As the 2011-12 season has come to a close, the time has come to evaluate what it meant for the Capitals, both as a team and as individuals. As such, as the summer progresses, I will be writing a report card, or individual evaluation, for each player who played in 9 (~10%) of the team’s games, or 4 playoff games. The final player to be evaluated is winger Alex Ovechkin, who finished his 7th NHL season, all with the Capitals, on this past campaign.
Season Summary: Coming off the worst statistical season of his career on 2010-11, Ovechkin only got worse in 2011-12. In 78 games played, Ovechkin complied 38 goals (2nd lowest of his career), 65 points (lowest of career), a minus-eight rating (2nd lowest of career) and took 303 shots (lowest of his career). In addition, unlike past years, Ovechkin struggled to find any sort of consistency in his game, and his scoring totals were boosted by two big hot streaks at the turn of the New Year and in late March, respectively. His 65 points still led the team, but if Nicklas Backstrom had been healthy the whole season, they would not have, and it took Ovechkin about a month to catch Backstrom in points after Nicky went down. Even more concerning was Ovechkin’s dropoff in corsi rating, especially because in 2010-11 his corsi was still high despite career low offensive output. This year, the Russian winger’s puck possession level plummeted to -4.78 (from +11) – which was 8th on the team among 13 forwards that played 40 or more games. Ovechkin also did all of this against relatively weak competition – not only relative to that of his fellow forwards (3rd easiest minutes) but compared to last season. Yikes. Grade: C
Role Play: Following his down year two seasons ago, I was in a majority of people who expected Ovechkin to return to form this past year. Boy, was I wrong. Ovechkin never got in to a consistent scoring rhythm, did not even come close to a point per game for the first time in his career, and was awful defensively basically the entire season. Sure, he had those “oh wow” moments – Chicago comes to mind – and he likely always will, but that is not enough. For a player with the captaincy of a franchise and the highest annual salary cap hit in the National Hockey League (for another nine years), I expect a lot more than 65 points, little defense, and bad positional play. Ovechkin’s leadership was again called into question by some, as well – and fair or not, I don’t think a great captain’s leadership would be as questioned as often as Ovechkin’s is. In short: much was expected from “The Great Eight” this year; he failed to deliver on most fronts. Grade: C-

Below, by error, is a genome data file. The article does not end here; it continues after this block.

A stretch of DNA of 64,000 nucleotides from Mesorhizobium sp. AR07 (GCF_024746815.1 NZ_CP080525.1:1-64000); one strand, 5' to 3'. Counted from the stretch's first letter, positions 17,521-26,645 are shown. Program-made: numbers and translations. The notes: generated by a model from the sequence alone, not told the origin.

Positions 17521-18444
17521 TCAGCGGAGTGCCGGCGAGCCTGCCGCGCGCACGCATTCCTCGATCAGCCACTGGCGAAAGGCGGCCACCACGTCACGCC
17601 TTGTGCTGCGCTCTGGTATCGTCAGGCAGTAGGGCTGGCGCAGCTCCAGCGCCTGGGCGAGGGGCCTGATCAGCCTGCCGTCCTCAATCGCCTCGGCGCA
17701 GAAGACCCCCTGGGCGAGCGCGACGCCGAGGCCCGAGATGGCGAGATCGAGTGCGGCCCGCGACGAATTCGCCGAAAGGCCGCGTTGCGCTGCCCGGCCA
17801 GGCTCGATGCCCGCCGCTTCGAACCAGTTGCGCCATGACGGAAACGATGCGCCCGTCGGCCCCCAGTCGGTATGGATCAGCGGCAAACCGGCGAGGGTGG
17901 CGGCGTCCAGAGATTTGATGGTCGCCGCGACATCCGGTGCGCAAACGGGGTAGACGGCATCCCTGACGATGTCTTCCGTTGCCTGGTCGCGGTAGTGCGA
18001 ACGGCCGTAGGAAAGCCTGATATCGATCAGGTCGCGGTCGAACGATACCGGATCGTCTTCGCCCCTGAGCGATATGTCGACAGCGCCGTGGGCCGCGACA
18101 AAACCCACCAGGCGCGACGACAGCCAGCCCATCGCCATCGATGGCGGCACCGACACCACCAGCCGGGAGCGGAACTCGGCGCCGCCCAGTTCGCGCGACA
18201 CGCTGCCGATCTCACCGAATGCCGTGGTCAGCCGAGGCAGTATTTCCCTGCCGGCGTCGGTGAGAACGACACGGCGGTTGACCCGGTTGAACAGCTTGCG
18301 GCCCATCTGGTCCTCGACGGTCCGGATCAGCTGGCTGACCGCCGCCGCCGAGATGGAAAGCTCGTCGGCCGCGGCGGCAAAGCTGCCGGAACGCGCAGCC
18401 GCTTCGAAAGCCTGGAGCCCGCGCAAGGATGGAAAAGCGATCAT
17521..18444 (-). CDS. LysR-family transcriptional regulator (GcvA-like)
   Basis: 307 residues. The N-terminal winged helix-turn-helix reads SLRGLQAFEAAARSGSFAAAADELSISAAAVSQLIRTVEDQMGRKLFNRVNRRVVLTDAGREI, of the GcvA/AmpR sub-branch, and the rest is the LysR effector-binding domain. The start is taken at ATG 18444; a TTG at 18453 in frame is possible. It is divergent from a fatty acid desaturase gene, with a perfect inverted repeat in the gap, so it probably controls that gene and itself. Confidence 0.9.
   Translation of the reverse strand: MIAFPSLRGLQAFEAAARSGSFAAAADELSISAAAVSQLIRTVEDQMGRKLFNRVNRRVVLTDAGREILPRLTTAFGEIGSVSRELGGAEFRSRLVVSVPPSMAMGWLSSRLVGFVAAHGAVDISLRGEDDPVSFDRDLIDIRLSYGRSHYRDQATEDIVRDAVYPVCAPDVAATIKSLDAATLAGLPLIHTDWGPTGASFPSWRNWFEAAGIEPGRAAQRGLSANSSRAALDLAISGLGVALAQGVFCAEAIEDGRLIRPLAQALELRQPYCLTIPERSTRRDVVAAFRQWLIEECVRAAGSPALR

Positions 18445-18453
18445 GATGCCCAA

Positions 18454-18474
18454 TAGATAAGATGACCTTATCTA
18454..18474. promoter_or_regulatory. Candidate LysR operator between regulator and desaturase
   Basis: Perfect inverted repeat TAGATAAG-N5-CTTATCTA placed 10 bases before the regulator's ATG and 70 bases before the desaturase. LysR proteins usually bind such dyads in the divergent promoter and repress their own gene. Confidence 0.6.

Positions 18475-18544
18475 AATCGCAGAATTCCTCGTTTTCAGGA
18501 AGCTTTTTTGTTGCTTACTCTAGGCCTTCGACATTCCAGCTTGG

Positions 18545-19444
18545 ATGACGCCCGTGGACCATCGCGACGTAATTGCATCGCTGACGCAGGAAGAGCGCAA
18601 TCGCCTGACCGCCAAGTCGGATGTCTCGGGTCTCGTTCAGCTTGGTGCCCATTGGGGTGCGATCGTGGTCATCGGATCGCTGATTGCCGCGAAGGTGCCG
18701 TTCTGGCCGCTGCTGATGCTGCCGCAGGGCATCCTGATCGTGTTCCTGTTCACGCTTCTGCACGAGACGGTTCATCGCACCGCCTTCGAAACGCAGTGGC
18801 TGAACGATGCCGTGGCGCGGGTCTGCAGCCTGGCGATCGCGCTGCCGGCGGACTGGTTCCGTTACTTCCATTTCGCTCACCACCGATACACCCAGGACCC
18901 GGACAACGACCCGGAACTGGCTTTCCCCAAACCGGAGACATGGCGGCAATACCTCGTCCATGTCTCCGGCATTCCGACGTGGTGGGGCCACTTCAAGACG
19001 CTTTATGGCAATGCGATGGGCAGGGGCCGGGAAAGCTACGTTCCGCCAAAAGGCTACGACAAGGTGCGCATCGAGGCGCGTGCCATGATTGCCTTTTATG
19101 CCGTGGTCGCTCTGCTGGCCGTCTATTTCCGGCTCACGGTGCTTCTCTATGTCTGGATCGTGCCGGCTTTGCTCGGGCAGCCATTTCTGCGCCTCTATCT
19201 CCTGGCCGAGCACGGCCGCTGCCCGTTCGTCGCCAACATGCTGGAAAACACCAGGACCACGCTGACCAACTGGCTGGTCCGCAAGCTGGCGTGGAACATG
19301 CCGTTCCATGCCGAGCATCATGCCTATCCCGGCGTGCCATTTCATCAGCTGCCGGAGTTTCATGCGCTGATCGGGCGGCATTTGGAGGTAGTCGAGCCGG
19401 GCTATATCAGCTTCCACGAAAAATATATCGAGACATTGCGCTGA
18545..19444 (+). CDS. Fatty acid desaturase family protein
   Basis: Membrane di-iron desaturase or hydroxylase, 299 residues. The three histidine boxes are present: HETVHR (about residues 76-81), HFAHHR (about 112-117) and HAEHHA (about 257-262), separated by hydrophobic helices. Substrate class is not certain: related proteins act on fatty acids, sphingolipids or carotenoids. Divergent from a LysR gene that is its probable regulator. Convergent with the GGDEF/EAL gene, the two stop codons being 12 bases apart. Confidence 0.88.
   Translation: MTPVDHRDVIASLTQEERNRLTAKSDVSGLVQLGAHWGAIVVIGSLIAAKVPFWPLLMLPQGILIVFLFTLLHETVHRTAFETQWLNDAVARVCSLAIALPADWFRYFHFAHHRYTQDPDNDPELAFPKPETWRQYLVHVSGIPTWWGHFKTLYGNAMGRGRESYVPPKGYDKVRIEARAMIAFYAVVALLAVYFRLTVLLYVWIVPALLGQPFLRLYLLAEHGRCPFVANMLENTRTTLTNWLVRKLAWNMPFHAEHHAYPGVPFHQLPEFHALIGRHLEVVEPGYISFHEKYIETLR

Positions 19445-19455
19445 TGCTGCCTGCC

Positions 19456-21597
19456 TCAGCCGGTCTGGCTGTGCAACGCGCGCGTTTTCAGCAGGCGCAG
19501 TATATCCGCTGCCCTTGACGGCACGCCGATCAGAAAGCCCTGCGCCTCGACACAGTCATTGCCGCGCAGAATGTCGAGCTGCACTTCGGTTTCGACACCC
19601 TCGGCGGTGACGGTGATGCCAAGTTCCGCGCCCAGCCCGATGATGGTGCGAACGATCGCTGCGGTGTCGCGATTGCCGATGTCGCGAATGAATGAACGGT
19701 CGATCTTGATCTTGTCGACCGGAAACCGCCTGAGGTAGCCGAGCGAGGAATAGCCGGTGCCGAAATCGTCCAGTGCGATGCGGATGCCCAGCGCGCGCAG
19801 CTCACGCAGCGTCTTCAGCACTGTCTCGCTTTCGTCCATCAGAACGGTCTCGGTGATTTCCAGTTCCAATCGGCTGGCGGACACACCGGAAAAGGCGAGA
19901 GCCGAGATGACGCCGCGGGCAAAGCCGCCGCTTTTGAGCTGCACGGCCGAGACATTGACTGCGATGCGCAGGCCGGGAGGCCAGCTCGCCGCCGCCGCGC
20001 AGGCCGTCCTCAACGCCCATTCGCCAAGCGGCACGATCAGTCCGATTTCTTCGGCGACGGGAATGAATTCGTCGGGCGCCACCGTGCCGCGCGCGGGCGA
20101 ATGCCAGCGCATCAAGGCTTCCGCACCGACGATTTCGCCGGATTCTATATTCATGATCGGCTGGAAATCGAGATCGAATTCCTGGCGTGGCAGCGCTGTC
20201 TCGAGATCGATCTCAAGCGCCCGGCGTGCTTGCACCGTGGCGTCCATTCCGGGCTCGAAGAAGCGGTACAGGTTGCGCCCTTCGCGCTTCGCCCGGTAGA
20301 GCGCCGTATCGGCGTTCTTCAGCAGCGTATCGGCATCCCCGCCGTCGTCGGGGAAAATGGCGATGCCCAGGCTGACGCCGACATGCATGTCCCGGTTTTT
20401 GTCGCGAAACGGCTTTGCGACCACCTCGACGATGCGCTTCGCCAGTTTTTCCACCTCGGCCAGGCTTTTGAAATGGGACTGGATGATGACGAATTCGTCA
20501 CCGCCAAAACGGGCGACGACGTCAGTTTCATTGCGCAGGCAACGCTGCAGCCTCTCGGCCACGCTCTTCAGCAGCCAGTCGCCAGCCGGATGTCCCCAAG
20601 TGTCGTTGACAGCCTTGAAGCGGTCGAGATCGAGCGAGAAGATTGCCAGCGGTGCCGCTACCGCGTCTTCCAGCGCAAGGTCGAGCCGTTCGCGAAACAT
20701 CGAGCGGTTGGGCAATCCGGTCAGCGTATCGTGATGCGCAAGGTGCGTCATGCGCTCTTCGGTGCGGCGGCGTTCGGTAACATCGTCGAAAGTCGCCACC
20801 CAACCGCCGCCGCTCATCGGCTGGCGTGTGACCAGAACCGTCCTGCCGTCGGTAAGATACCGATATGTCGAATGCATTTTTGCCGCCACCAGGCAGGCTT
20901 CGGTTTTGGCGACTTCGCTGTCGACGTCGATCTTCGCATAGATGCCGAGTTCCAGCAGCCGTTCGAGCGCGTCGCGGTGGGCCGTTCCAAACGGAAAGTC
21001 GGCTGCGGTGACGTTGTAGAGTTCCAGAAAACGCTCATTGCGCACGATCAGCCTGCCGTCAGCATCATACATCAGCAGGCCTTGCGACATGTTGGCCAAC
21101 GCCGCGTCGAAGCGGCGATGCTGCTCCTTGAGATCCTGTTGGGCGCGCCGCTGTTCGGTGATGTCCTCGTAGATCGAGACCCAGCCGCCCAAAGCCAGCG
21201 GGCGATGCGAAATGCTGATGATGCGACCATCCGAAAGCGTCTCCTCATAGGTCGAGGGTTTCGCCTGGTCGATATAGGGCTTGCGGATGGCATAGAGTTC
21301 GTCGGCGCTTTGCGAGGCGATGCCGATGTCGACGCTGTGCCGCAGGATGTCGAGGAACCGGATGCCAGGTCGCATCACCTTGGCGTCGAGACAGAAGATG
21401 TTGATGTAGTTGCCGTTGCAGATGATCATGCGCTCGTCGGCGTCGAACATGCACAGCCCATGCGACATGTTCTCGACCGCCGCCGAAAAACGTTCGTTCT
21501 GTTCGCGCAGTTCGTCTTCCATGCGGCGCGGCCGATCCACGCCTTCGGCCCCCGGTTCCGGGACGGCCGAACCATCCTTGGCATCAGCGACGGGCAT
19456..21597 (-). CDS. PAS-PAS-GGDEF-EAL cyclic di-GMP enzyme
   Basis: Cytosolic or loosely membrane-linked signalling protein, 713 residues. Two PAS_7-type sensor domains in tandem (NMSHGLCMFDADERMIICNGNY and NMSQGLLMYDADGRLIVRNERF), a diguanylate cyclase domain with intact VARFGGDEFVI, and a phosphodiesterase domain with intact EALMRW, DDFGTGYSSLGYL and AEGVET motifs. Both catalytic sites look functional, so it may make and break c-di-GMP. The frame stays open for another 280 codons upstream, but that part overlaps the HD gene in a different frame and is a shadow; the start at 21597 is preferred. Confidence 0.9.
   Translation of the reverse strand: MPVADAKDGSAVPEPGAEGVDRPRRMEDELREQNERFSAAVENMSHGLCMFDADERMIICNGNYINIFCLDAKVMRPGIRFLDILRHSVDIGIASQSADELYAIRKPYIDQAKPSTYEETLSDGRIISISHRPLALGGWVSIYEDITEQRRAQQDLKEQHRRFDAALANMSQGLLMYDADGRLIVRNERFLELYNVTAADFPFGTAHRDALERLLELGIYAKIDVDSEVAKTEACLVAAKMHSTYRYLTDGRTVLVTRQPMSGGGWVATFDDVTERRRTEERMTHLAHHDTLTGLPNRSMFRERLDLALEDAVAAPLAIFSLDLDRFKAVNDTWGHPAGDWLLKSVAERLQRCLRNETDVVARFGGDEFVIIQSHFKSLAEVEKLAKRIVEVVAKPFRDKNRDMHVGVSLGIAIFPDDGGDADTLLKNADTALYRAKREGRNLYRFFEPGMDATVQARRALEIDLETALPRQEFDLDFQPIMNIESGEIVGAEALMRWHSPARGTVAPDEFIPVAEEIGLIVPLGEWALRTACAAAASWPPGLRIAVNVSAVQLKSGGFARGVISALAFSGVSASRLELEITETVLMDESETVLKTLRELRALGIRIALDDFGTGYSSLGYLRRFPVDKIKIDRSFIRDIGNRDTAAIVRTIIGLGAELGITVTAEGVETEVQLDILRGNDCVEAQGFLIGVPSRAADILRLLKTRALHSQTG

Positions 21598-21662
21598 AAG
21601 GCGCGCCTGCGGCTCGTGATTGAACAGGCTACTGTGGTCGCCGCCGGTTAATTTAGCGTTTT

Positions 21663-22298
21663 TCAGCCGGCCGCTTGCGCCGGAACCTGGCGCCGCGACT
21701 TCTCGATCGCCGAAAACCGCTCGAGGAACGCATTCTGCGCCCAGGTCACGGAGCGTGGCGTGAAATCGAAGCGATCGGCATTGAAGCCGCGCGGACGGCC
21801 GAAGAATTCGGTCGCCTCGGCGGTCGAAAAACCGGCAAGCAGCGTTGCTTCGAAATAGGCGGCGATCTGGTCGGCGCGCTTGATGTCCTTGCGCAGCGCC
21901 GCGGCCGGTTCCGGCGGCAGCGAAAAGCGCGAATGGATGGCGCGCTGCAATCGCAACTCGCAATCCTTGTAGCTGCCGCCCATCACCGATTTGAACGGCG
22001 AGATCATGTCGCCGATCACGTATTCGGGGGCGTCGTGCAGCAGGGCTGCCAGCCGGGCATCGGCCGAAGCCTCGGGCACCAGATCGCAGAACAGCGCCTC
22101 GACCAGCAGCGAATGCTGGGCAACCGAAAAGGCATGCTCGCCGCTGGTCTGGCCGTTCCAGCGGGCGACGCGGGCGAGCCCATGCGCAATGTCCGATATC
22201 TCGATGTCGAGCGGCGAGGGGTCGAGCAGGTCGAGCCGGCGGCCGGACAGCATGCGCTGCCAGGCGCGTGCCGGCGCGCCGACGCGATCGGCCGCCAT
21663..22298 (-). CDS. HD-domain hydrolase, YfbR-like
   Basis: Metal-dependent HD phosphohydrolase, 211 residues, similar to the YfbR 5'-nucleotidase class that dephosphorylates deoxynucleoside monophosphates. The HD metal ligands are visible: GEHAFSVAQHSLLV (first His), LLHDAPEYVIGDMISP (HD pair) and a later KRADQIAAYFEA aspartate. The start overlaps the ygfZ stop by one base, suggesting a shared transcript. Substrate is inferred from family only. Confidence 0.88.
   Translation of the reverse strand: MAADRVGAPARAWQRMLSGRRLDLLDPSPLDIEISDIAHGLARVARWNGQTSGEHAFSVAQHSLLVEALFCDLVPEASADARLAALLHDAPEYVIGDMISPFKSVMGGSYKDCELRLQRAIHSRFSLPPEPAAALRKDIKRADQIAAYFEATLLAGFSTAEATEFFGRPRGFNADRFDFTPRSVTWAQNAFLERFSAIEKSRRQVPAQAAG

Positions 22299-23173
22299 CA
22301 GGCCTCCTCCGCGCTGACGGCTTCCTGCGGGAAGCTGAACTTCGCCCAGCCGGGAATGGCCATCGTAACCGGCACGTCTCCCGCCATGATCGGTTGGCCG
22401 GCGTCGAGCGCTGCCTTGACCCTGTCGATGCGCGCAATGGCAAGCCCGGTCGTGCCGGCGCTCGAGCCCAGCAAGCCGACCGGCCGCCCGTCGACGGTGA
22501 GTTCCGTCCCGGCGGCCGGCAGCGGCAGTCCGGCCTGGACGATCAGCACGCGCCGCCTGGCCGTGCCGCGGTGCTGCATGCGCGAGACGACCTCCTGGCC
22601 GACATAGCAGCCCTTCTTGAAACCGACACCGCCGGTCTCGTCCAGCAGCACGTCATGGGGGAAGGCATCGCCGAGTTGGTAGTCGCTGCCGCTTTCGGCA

Playoffs: On paper, Ovechkin’s playoffs do not look that bad: 14 games, five goals, four assists, and a minus-two rating in 14 games. But deeper analysis reveals the same trends as the regular season. Ovechkin had a terrible corsi (-22.92, fourth worst among Capitals forwards), though the toughness of Ovechkin’s minutes did increase significantly. Ovechin’s defense was also so bad during the playoffs that his coach stapled him to the bench in close games, and his ice time plummeted because of it. Alex also hit the post against the Rangers in game three during the first overtime, a goal that almost certainly would have helped the Capitals somehow make the Conference Finals for the first time in 14 years. It wasn’t terrible, and certainly more tangible than the regular season, but Ovechkin has yet to have the signature playoff moment that superstars have. Grade: C+
Future Potential: Some will tell you that this year was just a terrible aberration and Ovechkin will bounce back to his old ways. In my opinion, they are wrong, because Alex was not unlucky this year and saw favorable minutes to try and score. Ovechkin relies on power plays and shot volume to fuel his offensive totals, and both of those are decreasing for him. In addition, only two wingers since the lockout, Jarome Igina and Jaromir Jagr, have scored 50 goals in a season at age 26 or above (Ovechkin will be 27 in September). Moreover, goal scoring prime is before the age of 26 in the modern era, which make it almost a lock that we have seen the Captain’s best season – and, as mentioned before, he has a mammoth contract for the next decade. As the pressure on Ovechkin continues to mount, how he responds to it will be key. He can either work to be better all around, like Ilya Kovalchuk, or wallow and burn out, like Pavel Bure. It is his decision, and his alone. How bad does he want it? Grade: C+
The next evaluations, which will be published after the draft, will feature management and coaches. For now, enjoy our Entry Draft coverage, which will be live from Pittsburgh on both Friday and Saturday.
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